- Good choice of engines
- Punchy diesels and characterful petrols
- Decent automatic gearbox option
The line-up of Citroen C3 Aircross engines is well-judged. Customers have a choice of four petrol and three diesel engines.
Despite developing three different power outputs all three C3 Aircross petrol engines are based on the same three-cylinder 1.2-litre Puretech unit. The least powerful version is non-turbocharged and develops 82hp and 118Nm of torque, enough for a 0-62mph time of 15.9 seconds and a top speed of 103mph.
Move up from this into the turbocharged Puretech 110 and, as the name suggests, you get 110hp, 205Nm of torque and an 11.3 second 0-62mph time (11.8 for the automatic). Top speed is 115mph while the automatic tops out at 114mph.
This engine provides enough go in-and-around town and on country roads, although frequent motorway drivers might want to consider the punchier 130hp version. Like all of the C3 Aircross’s 1.2-litre petrol engines, the 110hp derivative is quiet and refined when cruising and has a characterful – if sometimes noisy – rumble when accelerating.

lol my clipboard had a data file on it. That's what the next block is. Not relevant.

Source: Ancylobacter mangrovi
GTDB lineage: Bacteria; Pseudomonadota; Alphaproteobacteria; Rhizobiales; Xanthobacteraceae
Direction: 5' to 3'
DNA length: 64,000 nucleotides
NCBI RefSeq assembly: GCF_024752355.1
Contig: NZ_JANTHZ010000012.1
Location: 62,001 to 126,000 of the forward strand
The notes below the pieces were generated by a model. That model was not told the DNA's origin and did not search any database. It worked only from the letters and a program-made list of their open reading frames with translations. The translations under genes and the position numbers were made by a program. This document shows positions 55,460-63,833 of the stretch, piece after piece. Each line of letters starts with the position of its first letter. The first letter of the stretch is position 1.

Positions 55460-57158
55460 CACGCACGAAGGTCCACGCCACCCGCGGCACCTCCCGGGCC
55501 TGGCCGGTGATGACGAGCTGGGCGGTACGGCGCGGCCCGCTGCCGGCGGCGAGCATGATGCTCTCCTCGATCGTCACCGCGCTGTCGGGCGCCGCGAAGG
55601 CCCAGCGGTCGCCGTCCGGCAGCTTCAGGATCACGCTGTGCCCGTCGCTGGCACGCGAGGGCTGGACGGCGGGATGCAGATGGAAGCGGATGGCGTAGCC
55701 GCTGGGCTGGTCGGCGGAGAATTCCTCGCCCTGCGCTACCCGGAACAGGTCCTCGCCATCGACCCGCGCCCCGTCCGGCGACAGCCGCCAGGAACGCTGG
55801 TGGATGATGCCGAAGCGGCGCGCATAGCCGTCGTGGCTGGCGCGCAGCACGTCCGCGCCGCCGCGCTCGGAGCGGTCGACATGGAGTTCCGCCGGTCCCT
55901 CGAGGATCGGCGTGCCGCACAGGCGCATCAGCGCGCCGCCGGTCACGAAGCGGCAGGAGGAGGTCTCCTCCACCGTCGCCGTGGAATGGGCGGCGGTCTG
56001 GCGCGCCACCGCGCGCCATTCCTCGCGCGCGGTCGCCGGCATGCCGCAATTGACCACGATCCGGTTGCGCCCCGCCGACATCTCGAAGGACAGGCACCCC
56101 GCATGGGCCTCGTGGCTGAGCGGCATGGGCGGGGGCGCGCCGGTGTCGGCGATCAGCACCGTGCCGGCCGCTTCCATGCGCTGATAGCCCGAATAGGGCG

The most powerful petrol engine on offer is the Puretech 130, packing 230Nm of torque and a 10.4-second 0-62mph time. Top speed is rated at 124mph.
The 1.6-litre BlueHDi turbocharged diesel engine is the sole diesel offering in the C3 Aircross and comes in two different power outputs – 100 and 120hp. Opt for the former and you get 100hp, 254Nm of torque and a 0-62mph time of 12.8 seconds, with top speed rated at 109mph.
For those that fancy a little more performance, the 120hp version offers up 300Nm of torque and 0-62mph in 10.7 seconds. Top speed is 114mph.